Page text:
Numlock News: October 19, 2021 • Holiday Shopping, Obscenities, Kids Television
By Walt Hickey
The latest tracking poll from mid-October has about 18 percent of Americans half or more done on holiday shopping, with another 21 percent having accomplished more than zero but less than half of their planned holiday buys. Overall, 50 percent said they hadn’t started their shopping for the holidays yet, down 11 percentage points from the last week of September. Normally this isn’t an issue — it’s still spooky season dang it, and you can take my pumpkin spice latte from my chilly, dry hands — but due to the whole “fundamental collapse of the global supply chain” thing, readers are strongly encouraged to get the lead out because it’s bad out there even now. Already, among the adults who said they had started shopping for the holidays, 51 percent reported an item they wanted was out of stock in-store, and 49 percent reported an item was backordered or would be delayed.
This week F1 racing comes to Texas, and it’s returning to a significantly larger audience than the sport enjoyed a few years ago. The size of the American fanbase for the European motorsport is up 40 percent since 2018 and estimated to be 50 million people. The telecasts are up 40 percent on ESPN compared to 2019, fueled by better name recognition among Americans who have been introduced to the sport through reality shows like Drive To Survive on Netflix.
Maine is home to about 1.3 million residents, and Maine’s roads have around 121,000 vehicles with vanity license plates. Most states have some restrictions on what you can put on a license plate, with the understanding that perhaps the framers of the First Amendment did not consider the possibility of cars, or licenses for those cars, or plates identifying the licensing for those cars, or the opportunity to use the plates identifying the licensing for those cars as a form or speech, or the decision that some people would make to use that speech to tell other drivers “F— YOU.” I disagree — the framers knew New Jersey was going to be a member of the union and should have considered the possibility of such obscenity — but nevertheless in 2015, Maine dropped its review process for vanity license plates and it’s gotten a bit bad. A new law entered into effect Monday that bans obscenities, and an estimated 400 Maine license plates will likely have to be recalled.
Battle of Lake Changjin
Last weekend The Battle of Lake Changjin made another $73 million, which brings its total box office to $767.8 million. It’s now the third-highest grossing film in China’s all-time box office charts, and the ticket app Maoyan forecasts Battle will likely beat comedy Hi, Mom and finish with around $843 million, which would put it at number two of all time behind Wolf Warrior 2. Made on a production budget of $200 million and on track to be the highest-grossing film worldwide of 2021, the movie is about Chinese soldiers fighting United Nations and U.S. forces during the Korean War, and has amassed a somewhat expected $0 in box office receipts outside of China.
The company that owns kids television show CoComelon is considering selling or going public. Interest has risen since Netflix bought three seasons of a spinoff of the show, and the company is looking for something in the ballpark of $3 billion. There’s also interest in an initial public offering, which may be riskier but more lucrative. Demand for kids TV is up 58 percent since the start of 2020, and unlike previous kid entertainment IPOs, such as the much ballyhooed $ITSY, $BTSY or $SPDR, which seemed poised to rocket up the water spout only to later falter, there are no storm clouds on the horizon here. The company will generate $100 million in profits this year through licensing, ads and merch, and is expected to double profits to $200 million next year as their global expansion continues.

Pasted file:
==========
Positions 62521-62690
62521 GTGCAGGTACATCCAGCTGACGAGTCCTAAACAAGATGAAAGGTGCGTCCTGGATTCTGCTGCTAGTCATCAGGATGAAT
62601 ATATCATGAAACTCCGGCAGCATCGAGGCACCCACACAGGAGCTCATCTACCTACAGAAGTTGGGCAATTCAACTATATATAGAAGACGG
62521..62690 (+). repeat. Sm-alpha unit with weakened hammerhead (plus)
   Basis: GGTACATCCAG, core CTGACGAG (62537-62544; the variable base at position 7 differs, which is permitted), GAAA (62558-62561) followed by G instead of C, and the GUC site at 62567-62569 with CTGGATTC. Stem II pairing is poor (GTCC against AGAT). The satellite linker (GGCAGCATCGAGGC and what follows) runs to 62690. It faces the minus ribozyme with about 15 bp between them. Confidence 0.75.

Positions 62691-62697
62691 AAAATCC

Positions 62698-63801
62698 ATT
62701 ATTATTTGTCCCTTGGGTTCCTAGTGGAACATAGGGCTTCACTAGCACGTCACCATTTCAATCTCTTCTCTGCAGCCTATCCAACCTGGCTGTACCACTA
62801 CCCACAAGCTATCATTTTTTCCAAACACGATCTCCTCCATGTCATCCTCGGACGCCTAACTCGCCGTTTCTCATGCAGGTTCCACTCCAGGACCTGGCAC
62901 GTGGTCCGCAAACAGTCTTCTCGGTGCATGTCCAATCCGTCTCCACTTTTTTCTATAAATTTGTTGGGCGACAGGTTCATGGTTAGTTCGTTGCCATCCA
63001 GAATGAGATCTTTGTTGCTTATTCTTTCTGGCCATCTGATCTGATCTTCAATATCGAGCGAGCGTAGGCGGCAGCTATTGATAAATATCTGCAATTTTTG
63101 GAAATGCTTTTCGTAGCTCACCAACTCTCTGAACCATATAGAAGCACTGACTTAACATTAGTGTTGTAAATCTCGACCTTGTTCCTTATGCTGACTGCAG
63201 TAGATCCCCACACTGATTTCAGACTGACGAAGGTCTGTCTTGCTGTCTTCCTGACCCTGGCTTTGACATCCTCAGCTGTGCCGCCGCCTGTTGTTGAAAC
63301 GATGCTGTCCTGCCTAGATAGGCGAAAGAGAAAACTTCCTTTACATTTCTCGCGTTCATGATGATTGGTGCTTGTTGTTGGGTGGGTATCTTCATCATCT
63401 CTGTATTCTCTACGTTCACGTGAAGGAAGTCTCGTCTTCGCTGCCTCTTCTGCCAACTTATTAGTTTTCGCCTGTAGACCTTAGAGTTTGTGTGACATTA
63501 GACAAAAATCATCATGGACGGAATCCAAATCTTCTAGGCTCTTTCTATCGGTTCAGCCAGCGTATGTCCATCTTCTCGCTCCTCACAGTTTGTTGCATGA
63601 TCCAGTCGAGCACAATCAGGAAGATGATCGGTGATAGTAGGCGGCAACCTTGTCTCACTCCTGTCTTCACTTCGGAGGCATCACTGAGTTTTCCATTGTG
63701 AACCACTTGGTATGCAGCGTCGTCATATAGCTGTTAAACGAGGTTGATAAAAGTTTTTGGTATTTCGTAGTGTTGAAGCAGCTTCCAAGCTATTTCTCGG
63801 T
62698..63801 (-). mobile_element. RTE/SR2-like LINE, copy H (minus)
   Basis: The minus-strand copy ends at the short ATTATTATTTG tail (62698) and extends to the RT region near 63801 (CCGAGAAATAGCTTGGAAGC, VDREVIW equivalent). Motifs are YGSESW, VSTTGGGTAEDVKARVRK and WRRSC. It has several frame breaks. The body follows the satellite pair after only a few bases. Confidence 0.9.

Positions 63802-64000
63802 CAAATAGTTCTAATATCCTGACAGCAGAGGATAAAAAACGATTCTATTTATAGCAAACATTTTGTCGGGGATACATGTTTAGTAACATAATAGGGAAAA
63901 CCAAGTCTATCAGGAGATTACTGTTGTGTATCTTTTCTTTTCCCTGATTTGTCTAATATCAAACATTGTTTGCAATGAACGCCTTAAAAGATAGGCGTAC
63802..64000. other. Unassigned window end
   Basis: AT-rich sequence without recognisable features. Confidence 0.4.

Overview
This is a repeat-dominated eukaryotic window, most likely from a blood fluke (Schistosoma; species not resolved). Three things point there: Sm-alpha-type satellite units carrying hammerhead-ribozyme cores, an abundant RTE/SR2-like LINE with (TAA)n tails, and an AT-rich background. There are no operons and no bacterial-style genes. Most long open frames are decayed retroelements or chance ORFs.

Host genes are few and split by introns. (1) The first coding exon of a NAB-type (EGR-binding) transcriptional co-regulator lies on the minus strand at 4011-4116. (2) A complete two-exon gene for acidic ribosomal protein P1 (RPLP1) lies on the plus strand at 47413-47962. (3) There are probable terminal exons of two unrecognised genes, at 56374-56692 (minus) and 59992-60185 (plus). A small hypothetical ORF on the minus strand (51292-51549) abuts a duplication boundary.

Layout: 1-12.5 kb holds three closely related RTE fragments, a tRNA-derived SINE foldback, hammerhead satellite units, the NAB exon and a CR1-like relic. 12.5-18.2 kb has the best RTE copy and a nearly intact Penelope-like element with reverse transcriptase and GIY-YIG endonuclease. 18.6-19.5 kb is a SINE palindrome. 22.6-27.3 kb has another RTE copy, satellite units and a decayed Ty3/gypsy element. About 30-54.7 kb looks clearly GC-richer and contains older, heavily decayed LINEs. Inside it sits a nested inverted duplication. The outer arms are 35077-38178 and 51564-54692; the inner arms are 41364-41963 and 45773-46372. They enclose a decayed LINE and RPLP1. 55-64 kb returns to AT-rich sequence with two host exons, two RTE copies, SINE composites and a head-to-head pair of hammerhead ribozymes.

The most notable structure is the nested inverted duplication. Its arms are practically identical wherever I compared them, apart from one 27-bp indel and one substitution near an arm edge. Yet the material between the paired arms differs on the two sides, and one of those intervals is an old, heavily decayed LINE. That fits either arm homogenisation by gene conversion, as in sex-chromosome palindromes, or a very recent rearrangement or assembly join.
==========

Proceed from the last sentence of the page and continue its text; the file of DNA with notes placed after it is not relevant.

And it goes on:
As of 2017, Chinese company Hikvision controlled 12 percent of the North American market for security cameras, with the latest available data putting the number of Hikvision devices at 5 million, 750,000 of which are in the United States. Even if you don’t have a Hikvision camera, it might actually be a Hikvision camera, as over 90 surveillance industry brands just relabel the cameras with their own logos. In 2019, Congress — worried about the fact that the company is funded and subsidized by the Chinese government — ordered federal agencies to remove all Hikvision cameras, but the government’s had some trouble ensuring they found them all. Every day, Hikvision can pump out 260,000 cameras, which is about two-thirds of the number of new humans born every day on the planet.
The chemical origins of meth in the United States have fundamentally shifted, from an ephedrine-derived version that had remained the primary formulation of meth to a new, industrially-produced version derived not from ephedrine but from phenyl-2-propanone, or P2P, a common industrial precursor. While prior to 2006 virtually all meth in the U.S. was derived from ephedrine, by 2012, 96 percent of meth samples tested by the DEA were P2P method, mostly made in an industrial setting in Mexico. As a result of the unconstrained supply, the price of a pound of meth fell to $1,000 on U.S. streets, about 90 percent lower than prices a decade ago. This effect has flooded streets with cheap P2P meth, and one result has been faster and more exacerbated mental health issues that result from meth use. That chemical shift, in turn, has fueled homelessness and strained social services.
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